Archive for September 2nd, 2013

Letter sent to Obama for the Cuban Five

September 2, 2013

Mr President Obama September 1st, 2013
1600 Pennsylvania Avenue N.W.
Washington DC 20500

Mr President,

It’s been fifteen years now since the five Cubans Gerardo Hernández, Antonio Guerrero, Fernando González, Ramón Labañino and René González, were arrested in Miami. Fifteen years of injustice that you are in position to wipe away with a simple signature !
All over the world, including in your own country, citizens who are concerned with human rights are demanding their release.
Alexandre Zourabichvili, who is a lawyer as well as a Doctor of International and European Rights, is indignant with the grave injustice that the Cuban Five have been subjected to. Here are large extracts of what he wrote on December 18th, 2010 in “le Grand Soir”. This was three years ago, but his words continue to be topical, even if the situation has evaluated with the release, last May, of René González.
“(…) The five Cubans had been judged by a Miami court, the city where the staff headquarters of the organizations they infiltrated is situated and where these organizations have at hand powerful networks of influence. These networks have exercised pressure – including through the medium of the local press – on the juries; biased selection of jury members, their license plate numbers shown on television etc.
(…) The sentences pronounced were extremely heavy considering the lack of proof for the crimes attributed to them (conspiracy of attempted spying, conspiracy of attempting to committing murder).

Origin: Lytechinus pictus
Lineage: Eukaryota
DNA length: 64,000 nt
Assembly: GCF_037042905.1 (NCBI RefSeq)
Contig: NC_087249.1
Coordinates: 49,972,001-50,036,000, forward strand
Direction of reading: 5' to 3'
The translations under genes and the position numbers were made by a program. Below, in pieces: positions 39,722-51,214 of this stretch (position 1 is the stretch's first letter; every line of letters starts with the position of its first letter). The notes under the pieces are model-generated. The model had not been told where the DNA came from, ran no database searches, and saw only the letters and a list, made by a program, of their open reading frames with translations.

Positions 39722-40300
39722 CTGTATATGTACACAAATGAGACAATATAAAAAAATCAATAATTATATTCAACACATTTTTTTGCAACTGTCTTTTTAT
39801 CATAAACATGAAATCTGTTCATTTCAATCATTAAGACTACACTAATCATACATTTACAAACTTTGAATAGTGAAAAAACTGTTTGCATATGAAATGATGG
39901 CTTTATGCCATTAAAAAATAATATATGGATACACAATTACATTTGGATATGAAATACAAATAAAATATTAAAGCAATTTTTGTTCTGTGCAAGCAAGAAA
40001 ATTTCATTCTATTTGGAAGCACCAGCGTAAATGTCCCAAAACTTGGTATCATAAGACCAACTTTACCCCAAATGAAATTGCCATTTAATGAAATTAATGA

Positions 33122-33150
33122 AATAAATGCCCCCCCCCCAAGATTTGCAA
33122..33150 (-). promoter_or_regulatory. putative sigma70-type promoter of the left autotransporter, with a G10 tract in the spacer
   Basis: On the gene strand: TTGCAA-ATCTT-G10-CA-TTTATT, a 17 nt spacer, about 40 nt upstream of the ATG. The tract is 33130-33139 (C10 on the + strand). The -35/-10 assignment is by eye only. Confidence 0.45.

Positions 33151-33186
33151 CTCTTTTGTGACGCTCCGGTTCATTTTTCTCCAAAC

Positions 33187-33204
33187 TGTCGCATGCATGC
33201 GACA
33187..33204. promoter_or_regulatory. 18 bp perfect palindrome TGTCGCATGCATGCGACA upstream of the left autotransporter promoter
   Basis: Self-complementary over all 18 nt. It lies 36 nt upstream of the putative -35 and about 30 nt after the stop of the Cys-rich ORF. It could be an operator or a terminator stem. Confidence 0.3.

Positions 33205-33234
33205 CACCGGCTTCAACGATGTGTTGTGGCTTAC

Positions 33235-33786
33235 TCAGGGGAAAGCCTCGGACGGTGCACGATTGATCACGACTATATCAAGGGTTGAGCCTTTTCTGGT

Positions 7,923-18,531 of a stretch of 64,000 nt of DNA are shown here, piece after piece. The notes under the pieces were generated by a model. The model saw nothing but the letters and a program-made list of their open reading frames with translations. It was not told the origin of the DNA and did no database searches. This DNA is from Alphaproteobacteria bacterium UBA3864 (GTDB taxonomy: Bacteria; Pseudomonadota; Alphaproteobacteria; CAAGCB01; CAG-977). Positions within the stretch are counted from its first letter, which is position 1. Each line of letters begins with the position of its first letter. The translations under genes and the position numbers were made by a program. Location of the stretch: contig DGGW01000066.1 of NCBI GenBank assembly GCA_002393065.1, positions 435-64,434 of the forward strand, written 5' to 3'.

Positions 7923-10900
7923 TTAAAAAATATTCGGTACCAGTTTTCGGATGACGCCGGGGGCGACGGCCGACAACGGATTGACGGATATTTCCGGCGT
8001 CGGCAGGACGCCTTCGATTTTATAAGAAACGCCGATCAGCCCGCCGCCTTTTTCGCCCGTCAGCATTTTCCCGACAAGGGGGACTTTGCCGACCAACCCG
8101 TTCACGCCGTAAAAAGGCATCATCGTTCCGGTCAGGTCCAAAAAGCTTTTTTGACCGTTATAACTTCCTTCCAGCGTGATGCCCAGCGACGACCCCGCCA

(…) Several U.S. Army generals, appearing as witnesses, had nevertheless testified to the absence of espionage in this case, a fact that the Pentagon later confirmed. “Conspiring to spy” as the principal charge was chosen purposely, as this permitted the judge to limit access to the case file for the defense lawyers and also permitted the accusation to not be required to produce material proofs; the element of intentionality was sufficient for constituting the crime.
On the base of these elements, in 2005, a group of experts on arbitrary detention from the UN, had called for a revision of the trial and the liberation of the Cuban Five, which brought about, in the same year, a panel of three judges from the Appeals Court of the 11th Circuit Court of Atlanta that annulated the sentences and ordered a new trial in a place neutral this time, a decision that rests on American judicial precedents themselves concerning a change of where the trial takes place. But this did not take into count the furious reaction of Alberto Gonzalez, George Bush’s famous Attorney General, who demanded that this decision be revised by a new panel of 12 judges. In 2006, these judges annulated the precedent panel’s decision and confirmed the Miami court’s initial decision.